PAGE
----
Kyle Smith for Education Officer – Extended Manifesto

My extended manifesto for RUSU elections 2018! If you have any questions about my policies, don’t hesitate to contact me via my email of 🙂

A Bit About Me…

Hi, I’m Kyle, and I’m campaigning to be your next Education Officer. I’m a third-year Zoology student with a passion for animals, the environment, and student politics. I feel what really sets me apart from the competition is my wealth of experience, and my drive to make change. Here’s what I want to work on over the next year;

>Consistent Study Space

With the closure of the library, the current lack of study space is a problem most of us know only too well. If elected, I would continue to build on our current study space by ensuring completion of The Study 2 and that campus buildings are left open throughout the day for us to study in. Furthermore, I will continually investigate ways to add more study space options, with an emphasis on halls that are situated off-campus.

>Long-term ECF Procedure

For those that suffer from a long term disability or illness, the repeated requirement to fill out a new Extenuating Circumstances Form (ECF) for each assessment can be stressful and expensive. As Education Officer I would seek to complete any work done already on the long term ECF procedure and ensure within my tenure the new procedure is implemented effectively. I would liaise with relevant parties to monitor the new procedure and ensure it is fair and inclusive.

>Unfair Course Associated Costs

We all pay a lot of money to be at University, and so additional costs can be frustrating. Art students having to buy materials, bioscience students having to buy laboratory coats, geography students paying for compulsory field trips and any students having to pay to print out mandatory work all have a right to feel unhappy.  If elected, I will investigate how these costs can be reduced by the University to make our education more affordable, and I aim to introduce an allowance per school that can help to alleviate these costs.

>Academic Representation on the RUSU App

The RUSU App should be in place by the next academic year, and it provides an excellent opportunity for us to promote academic representation. In-app features to anonymously allow you to report positives and negatives of your course, circulate The Reading Rep, and put you in contact with your course rep and school rep can all allow for rapid changes and fixes to your course. The ability to provide feedback at any given time instead of set points in the term means students can fix what they don’t like about their course and actually have the chance to see the changes.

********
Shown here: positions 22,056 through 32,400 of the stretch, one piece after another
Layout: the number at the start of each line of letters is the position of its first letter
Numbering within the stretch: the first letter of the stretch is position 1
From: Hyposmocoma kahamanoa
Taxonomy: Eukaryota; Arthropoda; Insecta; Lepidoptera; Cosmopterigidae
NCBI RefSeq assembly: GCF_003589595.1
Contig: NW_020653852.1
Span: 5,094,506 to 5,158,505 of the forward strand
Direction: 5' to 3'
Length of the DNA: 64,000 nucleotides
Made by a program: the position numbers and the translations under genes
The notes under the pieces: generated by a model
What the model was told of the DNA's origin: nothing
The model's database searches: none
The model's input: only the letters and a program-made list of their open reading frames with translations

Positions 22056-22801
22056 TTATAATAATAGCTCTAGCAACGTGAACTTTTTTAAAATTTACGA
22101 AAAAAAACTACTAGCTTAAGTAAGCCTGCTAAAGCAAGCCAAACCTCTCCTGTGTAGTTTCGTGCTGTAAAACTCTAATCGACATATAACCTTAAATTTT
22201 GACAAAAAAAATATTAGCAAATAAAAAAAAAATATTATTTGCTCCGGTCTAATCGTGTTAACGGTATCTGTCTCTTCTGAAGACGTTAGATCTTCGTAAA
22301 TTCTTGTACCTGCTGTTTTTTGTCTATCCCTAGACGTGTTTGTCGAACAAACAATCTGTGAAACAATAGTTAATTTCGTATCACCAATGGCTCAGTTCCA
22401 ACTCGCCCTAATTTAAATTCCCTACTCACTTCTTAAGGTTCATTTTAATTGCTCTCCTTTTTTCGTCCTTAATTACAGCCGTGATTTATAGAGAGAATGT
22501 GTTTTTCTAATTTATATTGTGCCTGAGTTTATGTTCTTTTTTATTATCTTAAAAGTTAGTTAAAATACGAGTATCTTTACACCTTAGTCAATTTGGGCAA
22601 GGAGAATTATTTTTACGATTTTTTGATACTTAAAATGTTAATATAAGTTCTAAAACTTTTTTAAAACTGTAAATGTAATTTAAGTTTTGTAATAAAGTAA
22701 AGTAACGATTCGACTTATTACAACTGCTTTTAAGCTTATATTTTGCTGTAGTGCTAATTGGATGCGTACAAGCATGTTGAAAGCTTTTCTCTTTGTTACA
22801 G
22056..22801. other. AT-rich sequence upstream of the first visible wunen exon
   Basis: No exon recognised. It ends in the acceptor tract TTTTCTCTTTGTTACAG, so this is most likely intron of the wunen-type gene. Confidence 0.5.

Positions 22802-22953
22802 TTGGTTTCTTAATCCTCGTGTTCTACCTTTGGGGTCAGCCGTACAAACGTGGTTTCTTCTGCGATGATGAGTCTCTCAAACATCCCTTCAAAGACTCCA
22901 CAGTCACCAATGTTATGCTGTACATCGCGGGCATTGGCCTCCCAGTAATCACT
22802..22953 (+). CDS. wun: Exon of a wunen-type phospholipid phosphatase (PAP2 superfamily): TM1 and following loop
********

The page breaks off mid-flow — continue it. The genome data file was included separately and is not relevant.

>Student-led Learning Events

For the last two years, I’ve been heavily involved in a careers event within my own school of Biosciences. The Young Biologist Forum (YBF) is an event ran by students, for students, and it gives us a chance to have a say in what opportunities we get. The event has been very popular, and there has been real interest in similar events being held across the University in other schools. As Education Officer by working with next year’s School Reps I can help provide the experience for these to happen, and boost the opportunities Reading students get.


Over the last few years, we have suffered numerous nasty surprises in the sense that students are often late to hear of what is happening behind the scenes at Reading. PAS review, library renovation and industrial action have all caught students off-guard, and I think it is perfectly reasonable for us to expect more transparency from our institution. If I were to be elected, I would ensure students are always prioritised when there are new developments, and that your voice is always fairly represented.

>My Experience + Past Victories

I think it is important any potential new FTO has experience of RUSU. During my time at Reading I have been a Course Rep, a School Rep, and a Part-time Officer, allowing me to learn how RUSU works, how to campaign, how to represent students effectively and how to engage with committees. I’ve loved my time in these roles, and have achieved a number of things; improving dissection alternatives for bioscience students, running a campus-wide photography competition, and lobbying new biodegradable straw policy to name a few. I’ve developed a passion for student politics over numerous years, and I’m really excited at the prospect of continuing my work in RUSU as a full time officer if elected.